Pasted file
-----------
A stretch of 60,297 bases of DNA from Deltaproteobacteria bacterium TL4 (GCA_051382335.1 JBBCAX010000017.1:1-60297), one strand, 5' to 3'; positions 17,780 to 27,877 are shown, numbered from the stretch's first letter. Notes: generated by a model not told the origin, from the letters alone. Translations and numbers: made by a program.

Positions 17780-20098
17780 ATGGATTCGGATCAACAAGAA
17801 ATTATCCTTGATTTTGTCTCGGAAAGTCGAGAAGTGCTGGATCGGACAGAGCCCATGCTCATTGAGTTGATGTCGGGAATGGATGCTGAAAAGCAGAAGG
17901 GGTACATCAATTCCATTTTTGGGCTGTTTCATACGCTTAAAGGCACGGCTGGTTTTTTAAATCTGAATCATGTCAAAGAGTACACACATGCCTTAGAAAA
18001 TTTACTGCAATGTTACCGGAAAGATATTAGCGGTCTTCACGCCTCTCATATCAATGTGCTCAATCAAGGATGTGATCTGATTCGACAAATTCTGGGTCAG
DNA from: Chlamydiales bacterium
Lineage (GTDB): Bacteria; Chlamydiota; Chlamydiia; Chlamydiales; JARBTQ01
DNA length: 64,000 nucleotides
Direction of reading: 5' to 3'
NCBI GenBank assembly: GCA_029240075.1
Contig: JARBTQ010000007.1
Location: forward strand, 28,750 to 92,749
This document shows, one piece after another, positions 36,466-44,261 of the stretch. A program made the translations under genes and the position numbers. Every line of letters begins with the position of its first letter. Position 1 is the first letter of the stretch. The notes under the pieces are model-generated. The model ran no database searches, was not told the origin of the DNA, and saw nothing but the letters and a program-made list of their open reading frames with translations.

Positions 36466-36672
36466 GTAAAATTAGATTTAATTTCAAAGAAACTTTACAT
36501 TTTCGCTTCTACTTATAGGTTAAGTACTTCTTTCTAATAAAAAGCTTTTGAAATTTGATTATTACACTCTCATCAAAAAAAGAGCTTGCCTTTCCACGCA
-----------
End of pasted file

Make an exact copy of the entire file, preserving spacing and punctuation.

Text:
A stretch of 60,297 bases of DNA from Deltaproteobacteria bacterium TL4 (GCA_051382335.1 JBBCAX010000017.1:1-60297), one strand, 5' to 3'; positions 17,780 to 27,877 are shown, numbered from the stretch's first letter. Notes: generated by a model not told the origin, from the letters alone. Translations and numbers: made by a program.

Positions 17780-20098
17780 ATGGATTCGGATCAACAAGAA
17801 ATTATCCTTGATTTTGTCTCGGAAAGTCGAGAAGTGCTGGATCGGACAGAGCCCATGCTCATTGAGTTGATGTCGGGAATGGATGCTGAAAAGCAGAAGG
17901 GGTACATCAATTCCATTTTTGGGCTGTTTCATACGCTTAAAGGCACGGCTGGTTTTTTAAATCTGAATCATGTCAAAGAGTACACACATGCCTTAGAAAA
18001 TTTACTGCAATGTTACCGGAAAGATATTAGCGGTCTTCACGCCTCTCATATCAATGTGCTCAATCAAGGATGTGATCTGATTCGACAAATTCTGGGTCAG
DNA from: Chlamydiales bacterium
Lineage (GTDB): Bacteria; Chlamydiota; Chlamydiia; Chlamydiales; JARBTQ01
DNA length: 64,000 nucleotides
Direction of reading: 5' to 3'
NCBI GenBank assembly: GCA_029240075.1
Contig: JARBTQ010000007.1
Location: forward strand, 28,750 to 92,749
This document shows, one piece after another, positions 36,466-44,261 of the stretch. A program made the translations under genes and the position numbers. Every line of letters begins with the position of its first letter. Position 1 is the first letter of the stretch. The notes under the pieces are model-generated. The model ran no database searches, was not told the origin of the DNA, and saw nothing but the letters and a program-made list of their open reading frames with translations.

Positions 36466-36672
36466 GTAAAATTAGATTTAATTTCAAAGAAACTTTACAT
36501 TTTCGCTTCTACTTATAGGTTAAGTACTTCTTTCTAATAAAAAGCTTTTGAAATTTGATTATTACACTCTCATCAAAAAAAGAGCTTGCCTTTCCACGCA